Meet Paul Harrison, Audiology Expert & Founder

Managing Director & founder of Hearing Aid UK, with over 20 years of audiology experience and a member of the British Society of Hearing Aid Audiologists Council (BSHAA) between 2015-2020.

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Common FAQs about hearing aids and hearing loss

Is this the best model for me?

If you are looking at this page then it is likely that an audiologist has suggested that you purchase this particular hearing aid, so is this the best model for you?

In general, any audiologist will always be recommending to you the model that best suits your needs. Here is a useful check list to make sure that is the case.

  • Audiologist level of knowledge. The audiologist you have seen will hopefully have a wide knowledge of all available hearing aids, however some will only be familiar with a small number of brands and therefore may not really be in a position to know which model is the best for you. It is OK to challenge their recommendation and ask them to justify why this particular brand is the one for you.
  • Do research. Read about the hearing aid that was recommended. Does it seem like it will suit your lifestyle? Does it have more or less features than you need? 
  • Be aware of sales targets. Many high street retailers have specific tie-ins to a particular manufacturer/brand. The hearing aid they have suggested may still be the correct one for you, but do your research so that you know why they might have recommended it.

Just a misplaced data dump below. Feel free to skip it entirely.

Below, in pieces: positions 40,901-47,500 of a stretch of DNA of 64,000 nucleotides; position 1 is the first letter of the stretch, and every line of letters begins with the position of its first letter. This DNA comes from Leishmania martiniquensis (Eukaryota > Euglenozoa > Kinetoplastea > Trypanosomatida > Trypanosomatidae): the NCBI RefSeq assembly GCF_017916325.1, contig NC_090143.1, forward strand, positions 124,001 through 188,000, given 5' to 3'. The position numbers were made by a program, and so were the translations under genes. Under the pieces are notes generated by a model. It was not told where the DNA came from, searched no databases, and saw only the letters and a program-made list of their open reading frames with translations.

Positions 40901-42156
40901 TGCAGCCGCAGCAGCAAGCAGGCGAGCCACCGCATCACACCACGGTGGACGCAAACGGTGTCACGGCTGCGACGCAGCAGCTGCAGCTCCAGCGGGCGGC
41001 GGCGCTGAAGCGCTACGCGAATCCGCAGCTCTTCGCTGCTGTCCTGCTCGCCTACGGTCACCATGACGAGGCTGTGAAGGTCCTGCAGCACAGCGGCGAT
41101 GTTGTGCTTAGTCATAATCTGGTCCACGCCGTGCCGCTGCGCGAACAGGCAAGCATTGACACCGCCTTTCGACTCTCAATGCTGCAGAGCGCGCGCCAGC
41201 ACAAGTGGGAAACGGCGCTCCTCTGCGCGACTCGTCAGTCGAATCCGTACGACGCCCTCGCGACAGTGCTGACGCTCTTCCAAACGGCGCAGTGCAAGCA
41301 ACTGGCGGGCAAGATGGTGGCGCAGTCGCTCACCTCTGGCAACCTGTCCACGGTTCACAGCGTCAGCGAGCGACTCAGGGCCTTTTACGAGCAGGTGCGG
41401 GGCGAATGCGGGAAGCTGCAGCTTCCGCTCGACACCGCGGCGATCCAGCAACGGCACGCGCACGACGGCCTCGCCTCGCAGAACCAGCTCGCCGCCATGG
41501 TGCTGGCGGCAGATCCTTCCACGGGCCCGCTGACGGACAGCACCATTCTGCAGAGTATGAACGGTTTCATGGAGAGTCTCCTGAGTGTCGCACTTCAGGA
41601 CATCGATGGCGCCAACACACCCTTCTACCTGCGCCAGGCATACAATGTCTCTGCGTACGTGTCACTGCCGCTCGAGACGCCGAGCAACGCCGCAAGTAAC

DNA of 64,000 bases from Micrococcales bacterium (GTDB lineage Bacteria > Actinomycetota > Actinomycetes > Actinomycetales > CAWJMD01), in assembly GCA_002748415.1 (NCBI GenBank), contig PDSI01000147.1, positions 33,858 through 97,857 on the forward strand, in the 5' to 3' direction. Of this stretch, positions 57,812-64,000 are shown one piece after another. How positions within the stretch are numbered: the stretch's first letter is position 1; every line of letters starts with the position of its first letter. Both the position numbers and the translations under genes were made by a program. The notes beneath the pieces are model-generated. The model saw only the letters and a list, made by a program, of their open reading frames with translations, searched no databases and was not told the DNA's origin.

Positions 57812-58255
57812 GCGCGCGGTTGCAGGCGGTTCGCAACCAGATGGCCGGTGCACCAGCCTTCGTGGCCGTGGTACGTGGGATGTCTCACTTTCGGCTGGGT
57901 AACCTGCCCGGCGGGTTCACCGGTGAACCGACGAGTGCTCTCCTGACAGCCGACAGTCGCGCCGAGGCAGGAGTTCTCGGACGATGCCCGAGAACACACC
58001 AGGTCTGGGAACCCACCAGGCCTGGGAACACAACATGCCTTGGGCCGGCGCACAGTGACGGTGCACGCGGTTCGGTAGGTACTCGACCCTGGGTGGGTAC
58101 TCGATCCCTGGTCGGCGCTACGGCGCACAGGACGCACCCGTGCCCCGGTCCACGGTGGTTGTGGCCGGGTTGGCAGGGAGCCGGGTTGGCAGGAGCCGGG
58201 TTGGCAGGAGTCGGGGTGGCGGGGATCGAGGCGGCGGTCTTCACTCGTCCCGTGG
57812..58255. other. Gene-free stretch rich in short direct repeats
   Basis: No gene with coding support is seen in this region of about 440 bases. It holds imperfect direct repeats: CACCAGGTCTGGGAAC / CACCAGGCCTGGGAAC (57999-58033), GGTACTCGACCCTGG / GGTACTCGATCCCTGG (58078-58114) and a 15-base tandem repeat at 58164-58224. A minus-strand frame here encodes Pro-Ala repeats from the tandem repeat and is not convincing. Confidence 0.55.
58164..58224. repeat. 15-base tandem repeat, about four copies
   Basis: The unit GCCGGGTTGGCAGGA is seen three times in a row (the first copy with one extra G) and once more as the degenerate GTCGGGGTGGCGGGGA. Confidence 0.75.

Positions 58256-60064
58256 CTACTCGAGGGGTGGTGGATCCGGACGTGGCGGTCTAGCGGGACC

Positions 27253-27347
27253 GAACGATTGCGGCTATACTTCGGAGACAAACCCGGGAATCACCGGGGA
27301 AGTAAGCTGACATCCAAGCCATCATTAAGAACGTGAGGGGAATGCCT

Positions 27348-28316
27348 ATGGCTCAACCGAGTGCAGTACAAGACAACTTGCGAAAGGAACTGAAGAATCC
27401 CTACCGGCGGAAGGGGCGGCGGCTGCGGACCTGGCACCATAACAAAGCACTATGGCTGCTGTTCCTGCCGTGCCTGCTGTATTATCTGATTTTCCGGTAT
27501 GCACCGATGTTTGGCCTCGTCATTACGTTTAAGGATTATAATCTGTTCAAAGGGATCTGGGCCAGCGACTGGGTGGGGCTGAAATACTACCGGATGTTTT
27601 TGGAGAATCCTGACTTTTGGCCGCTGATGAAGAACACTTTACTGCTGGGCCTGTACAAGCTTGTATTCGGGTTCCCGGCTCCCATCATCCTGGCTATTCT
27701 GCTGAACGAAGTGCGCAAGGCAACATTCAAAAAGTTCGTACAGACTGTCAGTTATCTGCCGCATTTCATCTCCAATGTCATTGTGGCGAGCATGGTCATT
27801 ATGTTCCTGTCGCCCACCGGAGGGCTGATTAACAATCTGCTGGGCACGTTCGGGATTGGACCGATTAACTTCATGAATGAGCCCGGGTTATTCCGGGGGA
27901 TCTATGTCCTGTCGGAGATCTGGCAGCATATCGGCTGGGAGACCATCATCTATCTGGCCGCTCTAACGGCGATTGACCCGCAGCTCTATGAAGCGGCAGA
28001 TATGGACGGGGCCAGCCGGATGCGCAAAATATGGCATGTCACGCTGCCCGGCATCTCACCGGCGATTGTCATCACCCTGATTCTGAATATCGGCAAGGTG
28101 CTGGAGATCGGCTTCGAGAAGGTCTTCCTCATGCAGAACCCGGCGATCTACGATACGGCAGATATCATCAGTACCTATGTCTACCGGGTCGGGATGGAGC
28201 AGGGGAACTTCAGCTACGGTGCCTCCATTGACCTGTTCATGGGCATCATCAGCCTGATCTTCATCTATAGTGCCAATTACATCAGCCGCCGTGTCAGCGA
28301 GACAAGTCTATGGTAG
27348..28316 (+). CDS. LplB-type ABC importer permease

If in doubt, feel free to give us a call. That's what we're here for.

Do I need one hearing aid or two?

If you have a significant hearing loss in both ears, you should be wearing two hearing aids. Here are the audiological reasons why:

Localisation. The brain decodes information from both ears and compares and contrasts them. By analysing the miniscule time delays as well as the difference in loudness of each sound reaching the ears, the person is able to accurately locate a sound source. Simply put, if you have better hearing on one side than the other, you can't accurately tell what direction sounds are coming from.

Less amplification required. A phenomena known as “binaural summation” means that the hearing aids can be set at a lower and more natural volume setting than than if you wore only one hearing aid.

Head shadow effect. High frequencies, the part of your hearing that gives clarity and meaning to speech sounds, cannot bend around your head. Only low frequencies can. Therefore if someone is talking on your unaided side you are likely to hear that they are speaking, but be unable to tell what they have said.

Noise reduction. The brain has it’s own built in noise reduction which is only really effective when it is receiving information from both ears. If only one ear is aided, even with the best hearing aid in the world, it will be difficult for you to hear in background noise as your brain is trying to retain all of the sounds (including background noise) rather than filtering it out.

Sound quality. We are designed to hear in stereo. Only hearing from one side sounds a lot less natural to us.

What are the benefits of rechargeable hearing aids?

For most people, the main benefit of a rechargeable hearing aid is simple convenience. We are used to plugging in our phones and other devices overnight for them to charge up. 

For anybody with poor dexterity or issues with their fingers, having a rechargeable aid makes a huge difference as normal hearing aid batteries are quite small and some people find them fiddly to change.

One downside is that if you forget to charge your hearing aid, then it is a problem that can't be instantly fixed. For most a 30 minute charge will get you at least two or three hours of hearing, but if you are the type of person who is likely to forget to plug them in regularly then you're probably better off with standard batteries.

Rechargeable aids are also a little bit bigger and are only available in behind the ear models.